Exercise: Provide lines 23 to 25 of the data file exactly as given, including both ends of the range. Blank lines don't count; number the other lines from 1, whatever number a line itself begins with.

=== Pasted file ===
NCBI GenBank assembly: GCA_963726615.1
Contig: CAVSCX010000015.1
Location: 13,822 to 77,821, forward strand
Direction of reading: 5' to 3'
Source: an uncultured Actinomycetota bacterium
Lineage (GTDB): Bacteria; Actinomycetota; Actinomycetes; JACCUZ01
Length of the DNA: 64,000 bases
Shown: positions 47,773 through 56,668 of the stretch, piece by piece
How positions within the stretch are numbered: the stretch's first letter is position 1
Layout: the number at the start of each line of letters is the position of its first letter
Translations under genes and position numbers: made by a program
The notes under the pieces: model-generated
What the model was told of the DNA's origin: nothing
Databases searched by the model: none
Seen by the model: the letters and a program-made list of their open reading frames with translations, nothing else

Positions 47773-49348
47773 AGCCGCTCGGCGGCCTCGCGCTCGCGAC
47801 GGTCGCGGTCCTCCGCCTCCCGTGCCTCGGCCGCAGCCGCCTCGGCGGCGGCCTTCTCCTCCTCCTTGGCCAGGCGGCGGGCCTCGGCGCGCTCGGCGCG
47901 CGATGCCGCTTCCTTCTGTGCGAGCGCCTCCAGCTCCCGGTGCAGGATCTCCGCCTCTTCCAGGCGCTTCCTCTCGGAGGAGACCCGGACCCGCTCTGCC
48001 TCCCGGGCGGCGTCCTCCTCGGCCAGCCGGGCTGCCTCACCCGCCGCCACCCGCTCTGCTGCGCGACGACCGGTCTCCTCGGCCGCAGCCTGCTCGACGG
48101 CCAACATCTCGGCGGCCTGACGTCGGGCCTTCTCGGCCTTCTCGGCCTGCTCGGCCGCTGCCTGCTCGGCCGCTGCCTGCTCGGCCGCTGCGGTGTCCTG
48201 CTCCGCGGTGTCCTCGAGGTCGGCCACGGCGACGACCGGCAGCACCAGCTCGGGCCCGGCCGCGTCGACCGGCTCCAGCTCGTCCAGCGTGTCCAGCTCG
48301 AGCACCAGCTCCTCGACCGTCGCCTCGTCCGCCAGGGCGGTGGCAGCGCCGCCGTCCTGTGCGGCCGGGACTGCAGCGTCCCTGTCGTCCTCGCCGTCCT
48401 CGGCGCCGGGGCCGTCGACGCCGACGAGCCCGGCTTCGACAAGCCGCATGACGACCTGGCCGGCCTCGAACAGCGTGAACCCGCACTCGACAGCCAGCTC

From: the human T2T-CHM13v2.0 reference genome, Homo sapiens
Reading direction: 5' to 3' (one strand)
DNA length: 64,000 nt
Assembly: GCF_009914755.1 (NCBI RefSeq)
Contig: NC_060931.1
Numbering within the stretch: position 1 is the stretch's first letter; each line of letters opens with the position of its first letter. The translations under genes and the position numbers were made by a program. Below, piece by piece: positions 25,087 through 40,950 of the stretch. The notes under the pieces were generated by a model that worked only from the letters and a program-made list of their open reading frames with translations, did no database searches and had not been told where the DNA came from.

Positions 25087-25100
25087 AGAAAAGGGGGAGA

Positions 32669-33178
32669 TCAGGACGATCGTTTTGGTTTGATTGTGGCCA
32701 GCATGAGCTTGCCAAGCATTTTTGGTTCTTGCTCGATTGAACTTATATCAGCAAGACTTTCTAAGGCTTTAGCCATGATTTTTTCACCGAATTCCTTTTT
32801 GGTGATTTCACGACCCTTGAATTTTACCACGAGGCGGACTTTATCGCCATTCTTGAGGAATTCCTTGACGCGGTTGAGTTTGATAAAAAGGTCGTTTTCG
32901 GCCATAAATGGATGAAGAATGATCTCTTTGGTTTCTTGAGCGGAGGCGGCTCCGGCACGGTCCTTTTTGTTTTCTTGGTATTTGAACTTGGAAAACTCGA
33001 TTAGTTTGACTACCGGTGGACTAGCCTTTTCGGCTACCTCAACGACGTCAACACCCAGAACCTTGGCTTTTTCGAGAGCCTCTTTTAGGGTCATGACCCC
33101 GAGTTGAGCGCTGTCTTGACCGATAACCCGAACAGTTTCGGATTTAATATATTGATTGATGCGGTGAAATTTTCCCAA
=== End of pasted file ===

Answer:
48301 AGCACCAGCTCCTCGACCGTCGCCTCGTCCGCCAGGGCGGTGGCAGCGCCGCCGTCCTGTGCGGCCGGGACTGCAGCGTCCCTGTCGTCCTCGCCGTCCT
48401 CGGCGCCGGGGCCGTCGACGCCGACGAGCCCGGCTTCGACAAGCCGCATGACGACCTGGCCGGCCTCGAACAGCGTGAACCCGCACTCGACAGCCAGCTC

From: the human T2T-CHM13v2.0 reference genome, Homo sapiens